2 for 3 Memorial Day weekend; will 5G mess up weather forecasts?

Our latest weather soaker delivered as advertised. Rainfall totals pushed an inch in many Minnesota towns in the past 24 hours. And much of central Minnesota has picked up a month’s worth of rain in the past week with widespread 2 to 4-inch totals.

Windy too

Wind gusts topped 50 mph in some spots with our latest system.

Graphic: Twin Cities NWS/Iowa Emergency Management

Brighter Thursday

Our weather takes a turn for the brighter and milder the next few days. Three of the next 4 days look brighter and warmer. Another rain system arrives on Friday. Where have I seen this movie before?

NOAA’s GFS forecast model loop below shows a brighter Thursday, the rain system Friday, then a sunny bubble of high-pressure Saturday and Sunday before a rain system moves in for Memorial Day.

NOAA GFS model Thursday through Sunday night via tropical tidbits.

Milder weekend

The latest temperatures numbers for Saturday and Sunday look very pleasant. Highs around 75 look likely for the Twin Cities and much of Minnesota this weekend. Rain chances Memorial Day and northwest flow bring cooler temperatures that linger into next week. But the timing looks good for Saturday and Sunday.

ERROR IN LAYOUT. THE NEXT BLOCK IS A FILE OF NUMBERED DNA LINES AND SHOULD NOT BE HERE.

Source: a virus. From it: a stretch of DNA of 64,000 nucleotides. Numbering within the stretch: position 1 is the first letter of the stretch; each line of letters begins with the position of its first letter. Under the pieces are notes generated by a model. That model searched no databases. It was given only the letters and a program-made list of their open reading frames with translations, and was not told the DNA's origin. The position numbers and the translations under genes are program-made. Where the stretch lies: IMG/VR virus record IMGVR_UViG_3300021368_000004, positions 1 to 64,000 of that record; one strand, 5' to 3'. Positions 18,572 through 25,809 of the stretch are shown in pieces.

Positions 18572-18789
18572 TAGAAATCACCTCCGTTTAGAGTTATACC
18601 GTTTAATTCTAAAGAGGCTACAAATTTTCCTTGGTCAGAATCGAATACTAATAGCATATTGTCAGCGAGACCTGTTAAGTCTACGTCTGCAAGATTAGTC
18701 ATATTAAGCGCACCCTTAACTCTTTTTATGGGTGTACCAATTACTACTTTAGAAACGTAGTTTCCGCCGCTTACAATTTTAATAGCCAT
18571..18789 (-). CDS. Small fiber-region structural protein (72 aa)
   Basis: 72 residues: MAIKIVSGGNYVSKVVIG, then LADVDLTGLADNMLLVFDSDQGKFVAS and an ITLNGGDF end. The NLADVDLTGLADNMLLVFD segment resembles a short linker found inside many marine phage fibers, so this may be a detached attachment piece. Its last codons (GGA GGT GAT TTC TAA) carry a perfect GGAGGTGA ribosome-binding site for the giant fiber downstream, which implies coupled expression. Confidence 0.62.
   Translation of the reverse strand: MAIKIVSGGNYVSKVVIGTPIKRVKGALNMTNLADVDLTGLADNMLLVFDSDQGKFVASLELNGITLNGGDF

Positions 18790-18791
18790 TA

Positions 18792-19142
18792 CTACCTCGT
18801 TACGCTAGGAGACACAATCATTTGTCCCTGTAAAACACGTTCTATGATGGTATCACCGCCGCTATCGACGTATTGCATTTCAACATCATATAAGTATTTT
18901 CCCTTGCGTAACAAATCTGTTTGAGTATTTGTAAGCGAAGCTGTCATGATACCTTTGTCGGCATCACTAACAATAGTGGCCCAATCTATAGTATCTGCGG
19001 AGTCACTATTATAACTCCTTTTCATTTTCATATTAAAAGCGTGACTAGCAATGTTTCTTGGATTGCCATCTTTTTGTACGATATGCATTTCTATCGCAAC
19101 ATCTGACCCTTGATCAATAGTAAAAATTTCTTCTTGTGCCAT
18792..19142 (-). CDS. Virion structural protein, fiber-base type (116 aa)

NOAA via Weather Bell.

Can 5G pollute weather satellites?

This one is interesting. The advent of 5G technology can create problems for weather satellites that analyze water vapor. This critical function can throw off storm assesment. Some forecasteers are saying it could reduce forecast accuracy by 30-percent.

Wired has a good write up.

IF YOU HAD a choice between a better, faster cell phone signal and an accurate weather forecast, which would you pick? That’s the question facing federal officials as they decide whether to auction off more of the wireless spectrum or heed meteorologists who say that such a move could throw US weather forecasting into chaos.

On Capitol Hill Thursday, NOAA’s acting chief, Neil Jacobs, said that interference from 5G wireless phones could reduce the accuracy of forecasts by 30 percent. That’s equivalent, he said, to the quality of weather predictions four decades ago. “If you look back in time to see when our forecast scale was roughly 30 percent less than today, it was 1980,” Jacobs told the House Subcommittee on the Environment.

Jordan Gerth, a research meteorologist at the University of Wisconsin, Madison, has been studying this issue as part of a group at the American Meteorological Society. He says that while the FCC can switch which regions of the spectrum it allocates to phone companies, forecasters are stuck. That’s because water vapor emits a faint signal in the atmosphere at a frequency (23.8 GHz) that is extremely close to the one sold for next-generation 5G wireless communications (24 GHz). Satellites like NOAA’s GOES-R and the European MetOp monitor this frequency to collect data that is fed into prediction models for upcoming storms and weather systems.


Stay tuned on this one.